Following the 2020 election, four clerks in three Michigan counties turned over voting tabulators to third parties, investigators found. They were taken to suburban Detroit, where a group of four men broke into the machines and performed “tests” on them, according to Nessel’s office. The group held onto the machines for weeks or months but returned them to clerks — in one case in a carpool parking lot — after the clerks grew apprehensive, documents show.

When Nessel’s office turned over the case to Hilson, it said those involved in the effort included Rendon; DePerno; attorney Stefanie Lambert; Barry County Sheriff Dar Leaf (R); and Doug Logan, the former chief executive of Cyber Ninjas. Logan’s firm shut down last year after a judge ordered it to pay fines of $50,000 a day if it did not release public records about its work on a controversial review of the 2020 election in Maricopa County, Ariz.

More charges could come, and Hilson said in a statement: “This process is still ongoing and not over.”

Lambert said last week on the “Conservative Daily” podcast that she had been informed she was facing charges, but none are listed in online court records.

“My attorney has been informed that I have been indicted by D.J. Hilson, the special prosecutor in Michigan working at the request of Dana Nessel,” she said on the podcast.

“We did not violate any laws,” she added.

Later, in an interview, she said she planned to sue Hilson for wrongful prosecution.

In March, Hilson convened a secret grand jury to consider whether charges should be issued, according to court records. He subpoenaed Lambert, who responded by saying he misunderstood state law and arguing that anyone can possess a voting machine with the permission of an election clerk. Hilson then went to court to seek a ruling on what constitutes improper possession of a voting machine, arguing that people can possess them only with the authorization of the secretary of state or a judge.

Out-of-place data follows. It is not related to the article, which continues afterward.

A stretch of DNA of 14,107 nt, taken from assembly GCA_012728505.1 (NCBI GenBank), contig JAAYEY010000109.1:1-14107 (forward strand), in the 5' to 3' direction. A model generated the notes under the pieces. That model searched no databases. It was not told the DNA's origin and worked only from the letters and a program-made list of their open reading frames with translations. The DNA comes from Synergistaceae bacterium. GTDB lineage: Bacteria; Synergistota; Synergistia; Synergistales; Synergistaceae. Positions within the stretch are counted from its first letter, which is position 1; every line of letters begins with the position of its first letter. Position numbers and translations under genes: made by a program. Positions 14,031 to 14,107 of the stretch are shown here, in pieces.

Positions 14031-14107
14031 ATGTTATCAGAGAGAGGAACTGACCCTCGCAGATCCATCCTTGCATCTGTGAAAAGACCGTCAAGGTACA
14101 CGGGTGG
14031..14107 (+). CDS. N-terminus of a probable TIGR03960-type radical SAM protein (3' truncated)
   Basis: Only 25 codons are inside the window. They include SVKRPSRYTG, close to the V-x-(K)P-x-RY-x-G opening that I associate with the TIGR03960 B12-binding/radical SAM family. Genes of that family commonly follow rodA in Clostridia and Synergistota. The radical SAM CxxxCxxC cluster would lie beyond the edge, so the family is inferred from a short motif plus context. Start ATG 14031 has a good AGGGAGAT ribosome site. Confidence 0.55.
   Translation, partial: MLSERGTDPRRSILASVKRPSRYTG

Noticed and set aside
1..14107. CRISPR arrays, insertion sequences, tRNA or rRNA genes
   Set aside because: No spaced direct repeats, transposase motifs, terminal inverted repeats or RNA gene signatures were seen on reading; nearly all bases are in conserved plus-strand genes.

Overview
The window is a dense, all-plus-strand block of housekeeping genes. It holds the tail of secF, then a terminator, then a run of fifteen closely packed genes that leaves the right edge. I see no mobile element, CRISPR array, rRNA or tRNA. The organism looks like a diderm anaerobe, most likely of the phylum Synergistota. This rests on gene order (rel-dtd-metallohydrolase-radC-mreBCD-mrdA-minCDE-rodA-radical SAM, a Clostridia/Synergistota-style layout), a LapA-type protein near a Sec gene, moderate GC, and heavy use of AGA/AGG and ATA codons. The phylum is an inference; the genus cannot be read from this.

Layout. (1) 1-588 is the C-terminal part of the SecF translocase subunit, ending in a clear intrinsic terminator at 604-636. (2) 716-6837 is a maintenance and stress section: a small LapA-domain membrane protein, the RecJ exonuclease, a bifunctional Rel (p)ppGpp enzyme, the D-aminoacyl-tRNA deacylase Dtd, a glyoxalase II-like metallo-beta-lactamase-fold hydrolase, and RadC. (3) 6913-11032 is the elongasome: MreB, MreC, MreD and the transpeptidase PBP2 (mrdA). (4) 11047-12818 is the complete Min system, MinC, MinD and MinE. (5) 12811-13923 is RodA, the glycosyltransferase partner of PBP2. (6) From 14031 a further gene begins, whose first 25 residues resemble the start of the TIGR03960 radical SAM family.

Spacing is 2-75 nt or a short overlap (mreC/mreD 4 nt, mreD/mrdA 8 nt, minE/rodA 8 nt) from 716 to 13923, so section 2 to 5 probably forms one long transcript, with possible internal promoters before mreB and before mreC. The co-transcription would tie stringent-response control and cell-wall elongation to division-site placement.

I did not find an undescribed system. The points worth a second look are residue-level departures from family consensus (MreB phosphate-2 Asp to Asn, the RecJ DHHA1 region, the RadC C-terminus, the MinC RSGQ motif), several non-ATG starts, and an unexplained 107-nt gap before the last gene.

An Oakland County judge agreed with Hilson last month, clearing the way for Hilson to issue charges. Hilson said Monday that his office did not make a recommendation to the grand jury on whether to issue an indictment, but he supports its decision and will oversee the prosecution.

DePerno, with the help of others, began looking into the 2020 election after initial results showed Biden had won in northern Michigan’s Antrim County, which historically votes for Republican candidates for president. The county clerk detected the reporting error and quickly corrected the mistake to show Trump had 61 percent of the vote there, but the episode became a fixation of those who falsely claimed the 2020 election was stolen. DePerno sued over how the election was conducted in Antrim County, but his case was dismissed soon afterward.

In an interview this spring, he said he had not improperly accessed voting machines and had not done anything wrong. He contended he was named as a target of the investigation last year to hurt his bid for attorney general.

After losing the race for attorney general, DePerno won Trump’s endorsement as he pursued a bid to become chairman of the Michigan Republican Party. He lost in February to Kristina Karamo, the party’s 2022 nominee for secretary of state. While DePerno and Karamo have both put much of their attention on the 2020 election, they have become harsh critics of one another.

Jon Swaine contributed to this report.

This post appeared first on The Washington Post